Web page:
LG, for better or for worse is commonly recognized as ‘the third wheel’ when it comes to Android devices in the public conciousness. That said, it’s most recent product releases coming to market hope to change that perception in the minds of consumers. It has a two-pronged strategy in regards to the flagship Optimus G which has aims of usurping some of the luster from competing models, as well as invading other markets such as the hybrid phone/tablet which is winning favor among tech consumers.
The new Intuition can be classed as a ‘phablet’ as it is both a mobile phone and tablet and with it’s unconventional looks it stands as quite unique among the current Android offerings. The question of course with such devices is to what degree does it satisfy the thirst for multifaceted function? Make no mistake, many manufacturers have failed by delivering clunky, cumbersome devices heavy with features but light on useability. Indeed this is an area where only a skilled hand can win the alliegence of tech savvy consumers. Essentially at stake is whether or not LG’s inventiveness is attractive and useful, or the next lesson in what not to do when designing a mobile device.
What Makes Sense
The LG has a far-reaching form that is unlike anything else out there. The display measures well when put up against competitor devices and the performance is sharp and impressive. Calls are handled as well as you would expect from any LG device.
Where it Leaves us Wanting
The design, as it is fairly cutting edge, may not quite be everyone’s cup of tea. Additionally, as it makes an attempt to straddle both the phone and tablet areas it is at once impractical for viewing media and at the same time too large to have handy for telephoning and sending quick messages. Adroit use of the device with one hand is a non-starter.
Take It Out of the Box
Courtesy of phoneArena.com
When you take it out of the box you notice that for it’s ‘large-for-a-phone, small-for-a-tablet’ design, it’s rather light. It has an 8 megapixel camera and on the right there is a Verizon 4G LTE card slot. The speaker consists of two slits below the slot, and on top there is a 3.5mm headphone jack as well as a QuickClip key for the QuickMemo function and a Micro-USB port concealed behind a sliding panel and a sleep/power button.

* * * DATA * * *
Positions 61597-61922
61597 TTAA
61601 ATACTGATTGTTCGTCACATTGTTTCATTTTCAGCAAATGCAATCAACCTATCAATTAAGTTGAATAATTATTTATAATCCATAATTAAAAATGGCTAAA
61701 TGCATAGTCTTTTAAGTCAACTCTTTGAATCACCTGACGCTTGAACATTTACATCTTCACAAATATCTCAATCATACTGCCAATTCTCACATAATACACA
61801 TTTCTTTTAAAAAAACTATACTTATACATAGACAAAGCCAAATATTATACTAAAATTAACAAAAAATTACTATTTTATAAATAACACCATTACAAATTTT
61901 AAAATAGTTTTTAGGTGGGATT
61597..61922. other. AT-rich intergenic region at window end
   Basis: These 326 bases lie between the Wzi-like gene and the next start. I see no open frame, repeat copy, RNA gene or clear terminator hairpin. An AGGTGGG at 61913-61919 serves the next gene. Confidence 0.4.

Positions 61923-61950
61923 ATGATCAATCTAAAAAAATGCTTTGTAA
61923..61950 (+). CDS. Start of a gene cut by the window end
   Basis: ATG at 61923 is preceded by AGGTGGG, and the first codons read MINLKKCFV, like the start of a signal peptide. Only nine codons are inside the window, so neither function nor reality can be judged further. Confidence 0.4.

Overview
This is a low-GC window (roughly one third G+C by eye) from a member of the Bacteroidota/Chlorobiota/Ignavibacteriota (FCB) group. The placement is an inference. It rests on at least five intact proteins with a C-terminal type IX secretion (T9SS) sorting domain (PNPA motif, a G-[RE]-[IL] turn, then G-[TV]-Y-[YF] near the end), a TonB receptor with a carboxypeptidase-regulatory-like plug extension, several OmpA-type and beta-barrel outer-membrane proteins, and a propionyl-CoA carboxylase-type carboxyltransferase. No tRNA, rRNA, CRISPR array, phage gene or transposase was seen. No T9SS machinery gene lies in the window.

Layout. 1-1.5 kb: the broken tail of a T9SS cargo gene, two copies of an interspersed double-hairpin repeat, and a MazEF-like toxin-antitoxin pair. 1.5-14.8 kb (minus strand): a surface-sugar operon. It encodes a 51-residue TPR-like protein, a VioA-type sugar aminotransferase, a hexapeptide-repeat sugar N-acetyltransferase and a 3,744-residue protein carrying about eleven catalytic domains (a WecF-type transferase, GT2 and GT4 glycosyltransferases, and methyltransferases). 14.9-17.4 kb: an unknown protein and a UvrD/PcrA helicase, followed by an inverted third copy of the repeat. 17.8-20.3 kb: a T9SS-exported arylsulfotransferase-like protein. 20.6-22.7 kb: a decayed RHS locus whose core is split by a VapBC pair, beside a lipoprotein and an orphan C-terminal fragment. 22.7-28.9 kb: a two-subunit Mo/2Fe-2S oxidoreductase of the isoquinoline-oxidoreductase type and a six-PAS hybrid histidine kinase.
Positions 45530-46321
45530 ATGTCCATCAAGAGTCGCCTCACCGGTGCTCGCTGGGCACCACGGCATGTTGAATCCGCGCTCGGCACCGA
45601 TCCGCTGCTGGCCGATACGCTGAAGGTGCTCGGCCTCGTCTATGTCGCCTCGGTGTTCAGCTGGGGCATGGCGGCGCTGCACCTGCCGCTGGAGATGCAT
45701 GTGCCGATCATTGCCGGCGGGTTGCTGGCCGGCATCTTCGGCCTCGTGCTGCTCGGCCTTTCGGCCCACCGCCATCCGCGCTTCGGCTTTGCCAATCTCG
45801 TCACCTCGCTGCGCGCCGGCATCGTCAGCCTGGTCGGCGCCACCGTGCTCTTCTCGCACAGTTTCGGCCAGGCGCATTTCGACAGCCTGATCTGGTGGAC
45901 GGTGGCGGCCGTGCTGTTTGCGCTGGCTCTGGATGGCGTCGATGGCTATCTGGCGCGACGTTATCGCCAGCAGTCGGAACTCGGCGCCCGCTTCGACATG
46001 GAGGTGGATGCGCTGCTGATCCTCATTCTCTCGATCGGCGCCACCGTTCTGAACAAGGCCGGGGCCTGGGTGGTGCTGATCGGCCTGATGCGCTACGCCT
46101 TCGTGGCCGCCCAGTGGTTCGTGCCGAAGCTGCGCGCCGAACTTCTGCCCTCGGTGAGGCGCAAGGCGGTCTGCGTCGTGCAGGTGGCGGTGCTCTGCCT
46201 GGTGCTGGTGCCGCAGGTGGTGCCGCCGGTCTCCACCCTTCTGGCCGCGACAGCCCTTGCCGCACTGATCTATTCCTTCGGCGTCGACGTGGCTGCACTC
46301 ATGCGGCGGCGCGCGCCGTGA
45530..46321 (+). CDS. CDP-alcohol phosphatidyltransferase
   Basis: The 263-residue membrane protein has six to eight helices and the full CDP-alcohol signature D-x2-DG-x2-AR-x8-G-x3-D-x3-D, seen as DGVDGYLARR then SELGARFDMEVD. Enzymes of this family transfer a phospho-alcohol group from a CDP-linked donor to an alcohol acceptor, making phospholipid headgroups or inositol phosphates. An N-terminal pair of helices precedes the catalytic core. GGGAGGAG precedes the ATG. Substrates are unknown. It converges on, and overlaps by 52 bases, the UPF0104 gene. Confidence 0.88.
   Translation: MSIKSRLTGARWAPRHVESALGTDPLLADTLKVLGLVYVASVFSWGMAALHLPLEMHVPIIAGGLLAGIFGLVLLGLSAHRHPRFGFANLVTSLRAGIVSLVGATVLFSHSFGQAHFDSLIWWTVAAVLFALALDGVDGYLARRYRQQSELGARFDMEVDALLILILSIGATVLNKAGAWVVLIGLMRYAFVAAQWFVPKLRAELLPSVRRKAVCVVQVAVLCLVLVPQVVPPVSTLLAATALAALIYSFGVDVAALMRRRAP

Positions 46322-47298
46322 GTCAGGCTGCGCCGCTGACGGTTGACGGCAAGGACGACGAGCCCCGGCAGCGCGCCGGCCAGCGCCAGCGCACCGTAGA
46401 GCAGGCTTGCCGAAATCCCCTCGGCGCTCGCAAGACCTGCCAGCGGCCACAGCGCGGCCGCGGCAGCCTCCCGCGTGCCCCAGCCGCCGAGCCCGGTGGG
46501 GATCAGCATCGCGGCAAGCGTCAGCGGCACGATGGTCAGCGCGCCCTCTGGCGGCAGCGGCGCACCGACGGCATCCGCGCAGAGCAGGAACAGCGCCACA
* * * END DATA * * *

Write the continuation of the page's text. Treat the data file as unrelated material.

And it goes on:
Courtesy of mobilemagazine.com
Though the device is a handful, it is lightweight and solid in your hand. For the most part however you will need two hands to operate it and the stylus cannot be stored in the phone. While it can fit in your pocket, it generally has a bulky feel to it and isn’t the most comfortable device when held between your shoulder and face while making a call.
The device has a 5-inch IPS LCD display with 1024×768 resolution. The menu’s are sleek, vibrant colors and sharp images illuminate the display. Videos should satisfy the demands of most consumers as it can be seen clearly when outside even in the sun, which is par for IPS displays.
The stylus works fine with the display and has a sturdy feel in your hand. As mentioned however it does not have a slot for storage on the device. The display is fine-tuned to the stylus and reacts sensitively, as well as picking up writing strokes fairly quickly. A very minor issue is that there was some slight lag when writing faster. Browsing on the web, with it’s 4:3 aspect ratio is fairly comfortable and you will appreciate the extra space for websites with heavy content.
There will likely be little to no gray area among users of this device, but rather a wide gulf between those who find it wonderful and those who find no use for it. For the few who find some redeeming qualities it absolutely has it’s points with a stunning display, strong performance and it integrates the Ice Cream Sandwich quite well. A primary drawback of course is it’s useability as a phone leaving much to be desired, especially when you only have one hand available. As a tablet the stylus is somewhat ill-fitting as is the software.